Like the sequential read/write zfs benchmarks the bash script creates zfs vdevs of a certain size, ashift, volblocksize and strategy (raidz1, raidz2, raidz3, mirror and so on). Second it starts fio with a number of parameters and repeats this 5 times. Third, results are collected in a .csv file for analysis.
Because every pool need to be written first almost entirely, an acceptable volblocksize and io blocksize is determined. This saves a lot of time. Further iops benchmarks are carried out with this volblocksize and io blocksize only
In Open Office, each set of 5 measurements was averaged. In some charts, because of jitter, the standard deviation for writing is presented in an errorbar.
The results are adjusted for data disks, so for example a raidz1 of 5 disks will appear as 4 data disks in the charts.
The y-axis show scaling instead of iops, to make the results less machine specific.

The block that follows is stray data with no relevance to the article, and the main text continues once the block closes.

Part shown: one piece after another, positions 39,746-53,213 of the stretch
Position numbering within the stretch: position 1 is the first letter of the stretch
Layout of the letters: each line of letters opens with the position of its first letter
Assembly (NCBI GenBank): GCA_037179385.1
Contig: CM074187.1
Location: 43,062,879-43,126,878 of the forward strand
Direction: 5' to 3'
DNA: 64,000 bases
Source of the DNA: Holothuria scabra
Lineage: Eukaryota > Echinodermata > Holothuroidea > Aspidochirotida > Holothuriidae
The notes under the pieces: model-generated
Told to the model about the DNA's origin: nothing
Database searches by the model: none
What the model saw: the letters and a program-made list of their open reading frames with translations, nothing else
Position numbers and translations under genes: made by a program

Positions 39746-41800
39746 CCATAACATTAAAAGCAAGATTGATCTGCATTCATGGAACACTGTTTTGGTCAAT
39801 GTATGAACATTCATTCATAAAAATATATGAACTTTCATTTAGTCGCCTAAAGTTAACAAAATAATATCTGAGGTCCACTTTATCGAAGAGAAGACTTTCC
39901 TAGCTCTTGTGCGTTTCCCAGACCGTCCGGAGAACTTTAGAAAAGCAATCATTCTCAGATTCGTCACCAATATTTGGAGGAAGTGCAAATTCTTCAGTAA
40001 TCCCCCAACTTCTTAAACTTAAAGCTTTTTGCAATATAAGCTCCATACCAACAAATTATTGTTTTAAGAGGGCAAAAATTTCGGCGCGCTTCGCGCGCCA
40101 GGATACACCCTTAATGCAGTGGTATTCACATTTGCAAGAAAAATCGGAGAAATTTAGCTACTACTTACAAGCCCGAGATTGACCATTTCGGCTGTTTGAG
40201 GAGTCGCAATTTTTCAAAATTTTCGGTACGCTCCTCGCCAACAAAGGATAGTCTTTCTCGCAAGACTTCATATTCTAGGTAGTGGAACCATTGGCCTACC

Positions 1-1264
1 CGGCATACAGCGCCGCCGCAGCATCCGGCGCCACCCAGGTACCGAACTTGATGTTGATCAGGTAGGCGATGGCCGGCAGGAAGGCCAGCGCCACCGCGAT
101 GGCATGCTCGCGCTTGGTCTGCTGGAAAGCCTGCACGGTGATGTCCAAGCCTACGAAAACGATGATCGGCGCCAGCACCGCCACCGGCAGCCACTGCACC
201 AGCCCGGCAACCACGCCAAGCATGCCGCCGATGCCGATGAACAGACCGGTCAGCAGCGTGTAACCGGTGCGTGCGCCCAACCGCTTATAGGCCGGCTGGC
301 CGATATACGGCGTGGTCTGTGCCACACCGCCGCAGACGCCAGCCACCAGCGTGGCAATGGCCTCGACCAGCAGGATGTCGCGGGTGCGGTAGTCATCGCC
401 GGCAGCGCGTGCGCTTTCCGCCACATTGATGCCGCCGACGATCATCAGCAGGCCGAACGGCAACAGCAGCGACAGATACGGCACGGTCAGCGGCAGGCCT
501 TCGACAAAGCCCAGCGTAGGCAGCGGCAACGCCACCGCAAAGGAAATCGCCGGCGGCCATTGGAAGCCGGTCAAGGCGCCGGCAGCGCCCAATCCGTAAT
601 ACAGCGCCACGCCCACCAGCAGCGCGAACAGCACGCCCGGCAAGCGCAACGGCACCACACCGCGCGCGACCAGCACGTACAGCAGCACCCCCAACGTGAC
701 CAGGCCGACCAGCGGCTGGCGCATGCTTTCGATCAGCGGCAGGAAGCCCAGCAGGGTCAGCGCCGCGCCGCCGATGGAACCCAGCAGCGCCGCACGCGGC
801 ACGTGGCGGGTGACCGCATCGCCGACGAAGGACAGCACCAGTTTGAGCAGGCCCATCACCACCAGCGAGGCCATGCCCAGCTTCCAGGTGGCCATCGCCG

Benchmarking every combination of array strategy and volblocksize over a range of disks is just too time consuming. For realistic random (read) iops a zvol needs to be written entirely. Have a month? So is there a single volblocksize we can use for benchmarking? If so, this would save writing terabytes of data for each combination. The results below are for a 8-disk zfs stripe with various volblocksizes and io blocksizes.
For an 8 disk stripeset, it would appear 32k is the best volblocksize for random iops at any io blocksize. However, given the fact that a 64k volblocksize performs better for sequential throughput, 64k might be a much better real-world choice for the other benchmarks. Obviously, this generalizes these findings to other pool strategies and at other sizes. This may may not be true. Indeed, to be certain, a month of benchmarking time, or more, would be needed.